Have you ever experienced the clash of terminology that results when supply chains are brought together, due to acquisition or merger? The typical scenario: different groups using multiple terms to describe where product is manufactured at and shipped from; folks use terms like “location”, “plant”, and “site” interchangeably, and confusion can result – are we talking about SAP configuration? Wide-area network architecture? Rollout plans?
To communicate effectively, it helps to clarify things. Here is a starter list of terms from projects I’ve been involved with. Care to add / edit the list?
- A building is what it sounds like – four walls and a roof.
- A facility could refer to one or more buildings.
- A campus is a generic term for a group of buildings.
Specific Terms – ERP
- In SAP, a Plant is a place where materials are produced, or goods and services are provided. A Plant is made up of one or more buildings.
- In some Warehouse Management Systems (WMS), a Warehouse refers to a single building. In SAP, a Warehouse is a collection of Storage Areas; a building can contain multiple storage areas, and a warehouse can span multiple buildings.
Specific Terms – WAN
- A Site typically designates a point-of-presence to the Wide Area Network (WAN) – a cluster of WAN devices that connects one or more buildings to the network.
A Chinese proverb states, “Wisdom begins with calling things by their right names.” When bringing companies and cultures together, project managers need to pay special attention to the words; we must be very precise with our language, so everyone understands that we are all talking about the same thing.
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TO ERP OR NOT TO ERP? THAT IS THE QUESTION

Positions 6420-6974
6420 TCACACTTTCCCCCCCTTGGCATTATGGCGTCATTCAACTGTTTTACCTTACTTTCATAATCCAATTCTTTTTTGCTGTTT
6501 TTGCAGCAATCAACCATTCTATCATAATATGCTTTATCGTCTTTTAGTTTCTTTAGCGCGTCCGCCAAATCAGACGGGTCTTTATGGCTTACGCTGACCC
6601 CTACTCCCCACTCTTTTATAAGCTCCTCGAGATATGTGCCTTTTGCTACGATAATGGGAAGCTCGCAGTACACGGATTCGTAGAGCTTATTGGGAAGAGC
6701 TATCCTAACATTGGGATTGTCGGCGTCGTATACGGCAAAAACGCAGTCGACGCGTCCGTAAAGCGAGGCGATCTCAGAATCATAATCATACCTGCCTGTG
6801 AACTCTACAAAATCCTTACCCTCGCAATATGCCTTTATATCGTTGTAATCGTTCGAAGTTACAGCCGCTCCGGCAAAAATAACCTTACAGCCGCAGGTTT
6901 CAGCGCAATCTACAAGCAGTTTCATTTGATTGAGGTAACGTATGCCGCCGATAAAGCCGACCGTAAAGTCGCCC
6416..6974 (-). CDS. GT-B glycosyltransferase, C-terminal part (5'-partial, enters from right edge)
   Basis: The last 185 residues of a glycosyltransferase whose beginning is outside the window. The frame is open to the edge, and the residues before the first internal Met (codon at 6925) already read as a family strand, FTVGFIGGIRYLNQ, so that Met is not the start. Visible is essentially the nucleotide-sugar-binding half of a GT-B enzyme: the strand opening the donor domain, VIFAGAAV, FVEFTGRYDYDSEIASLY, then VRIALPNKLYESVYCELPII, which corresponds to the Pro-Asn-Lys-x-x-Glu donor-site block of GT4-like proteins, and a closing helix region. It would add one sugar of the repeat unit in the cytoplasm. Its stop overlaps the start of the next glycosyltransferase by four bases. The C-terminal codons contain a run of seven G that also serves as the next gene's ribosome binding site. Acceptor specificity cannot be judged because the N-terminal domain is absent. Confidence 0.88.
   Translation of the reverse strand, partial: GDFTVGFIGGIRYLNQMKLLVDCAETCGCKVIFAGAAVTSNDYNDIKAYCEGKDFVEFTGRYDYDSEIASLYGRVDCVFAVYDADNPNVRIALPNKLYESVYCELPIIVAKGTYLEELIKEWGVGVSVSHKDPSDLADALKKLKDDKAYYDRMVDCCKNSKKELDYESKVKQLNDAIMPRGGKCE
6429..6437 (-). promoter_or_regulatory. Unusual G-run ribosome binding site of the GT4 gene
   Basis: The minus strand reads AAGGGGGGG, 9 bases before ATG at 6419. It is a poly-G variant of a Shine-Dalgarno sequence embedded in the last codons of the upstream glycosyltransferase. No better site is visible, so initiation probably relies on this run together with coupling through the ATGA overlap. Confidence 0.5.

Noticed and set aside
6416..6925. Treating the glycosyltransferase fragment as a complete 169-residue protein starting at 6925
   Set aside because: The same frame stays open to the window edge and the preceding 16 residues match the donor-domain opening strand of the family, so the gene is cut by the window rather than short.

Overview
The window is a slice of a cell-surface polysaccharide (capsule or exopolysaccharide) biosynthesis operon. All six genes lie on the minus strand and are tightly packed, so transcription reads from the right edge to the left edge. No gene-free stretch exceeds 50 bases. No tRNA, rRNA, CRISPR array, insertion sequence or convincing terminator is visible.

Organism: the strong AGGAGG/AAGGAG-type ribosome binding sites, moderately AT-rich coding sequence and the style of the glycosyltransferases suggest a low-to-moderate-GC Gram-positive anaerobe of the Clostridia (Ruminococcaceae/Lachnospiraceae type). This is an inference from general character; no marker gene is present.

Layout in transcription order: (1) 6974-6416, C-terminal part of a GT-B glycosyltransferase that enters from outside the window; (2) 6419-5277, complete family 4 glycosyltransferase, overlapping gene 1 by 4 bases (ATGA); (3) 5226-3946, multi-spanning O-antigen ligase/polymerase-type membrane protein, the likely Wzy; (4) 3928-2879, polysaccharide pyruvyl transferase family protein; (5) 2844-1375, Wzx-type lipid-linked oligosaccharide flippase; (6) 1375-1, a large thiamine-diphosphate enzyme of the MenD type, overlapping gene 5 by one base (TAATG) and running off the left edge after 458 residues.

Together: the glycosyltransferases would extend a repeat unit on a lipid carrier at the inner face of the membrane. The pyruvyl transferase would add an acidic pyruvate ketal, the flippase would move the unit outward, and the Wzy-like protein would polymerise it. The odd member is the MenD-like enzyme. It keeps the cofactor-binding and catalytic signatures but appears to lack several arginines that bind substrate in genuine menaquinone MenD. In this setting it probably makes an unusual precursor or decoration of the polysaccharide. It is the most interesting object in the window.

Todays Management Nirvana, according to many, lies within Totally Integrated Management Solutions, commonly referred to (in its ‘Americanism’ form) as ERP, Enterprise Resource Planning.
The argument for integrating all business systems to create a ‘synergistic’ whole for a company is compelling and attractive to many. Indeed, a number of very large, very successful businesses today owe their continued dominance or even existence to having implemented a successful ERP system.
So, is ERP the ‘Holy Grail’ for all?… No. Very large businesses do not operate in the same way as other businesses. They dominate, they shape markets, they lead development and research, their management development budgets run into Millions (Their turnover measured in Billions). They can afford to re-shape their ERP systems to suit what they plan to do – when they want to do it. Many smaller businesses do not have this luxury.
Is there a mid-point solution then?… Yes and No. The whole point of Totally Integrated Management Solutions is just that – They Totally Integrate all of the Management Processes within a business to achieve the most efficient control and management of information flowing through the company. Ideally ‘live’ data could and should be able to give an accurate ‘snapshot’ at any given time of the status of work from an individual job to entire company performance. Any movement away from this ‘ideal’, any compromise, is not therefore true ERP (in Total Integration Terms). Compromise can, however, bring the benefits of Totally Integrated Systems within affordable reach of many smaller / mid-sized businesses – possibly a better term for this type of solution is ‘Total Enterprise Management Systems’ where solutions are focussed on the core business of a company, but adapted to suit the unique differences that make that particular business stand out. A ‘Total’ solution for any business should also take into account that the most consistent factor in many businesses is that change is inevitable. Many (Very Expensive!) systems from large suppliers and installers are not flexible! You have to adapt to their way of working or pay relatively huge sums (compared to the original purchase cost of the base system) to modify, and this can go on, and on and on…
So what is the solution?… It will be different for every company, every type of business. If you are a production / manufacturing company for example, you will ideally be looking for Total Production Management Systems, with a core that matches your core business – but easily and cost effectively adaptable to your specific needs now and in the future. Some compromise in just how tightly you set up any such system is acceptable – if it gives you the flexibility to manage future change.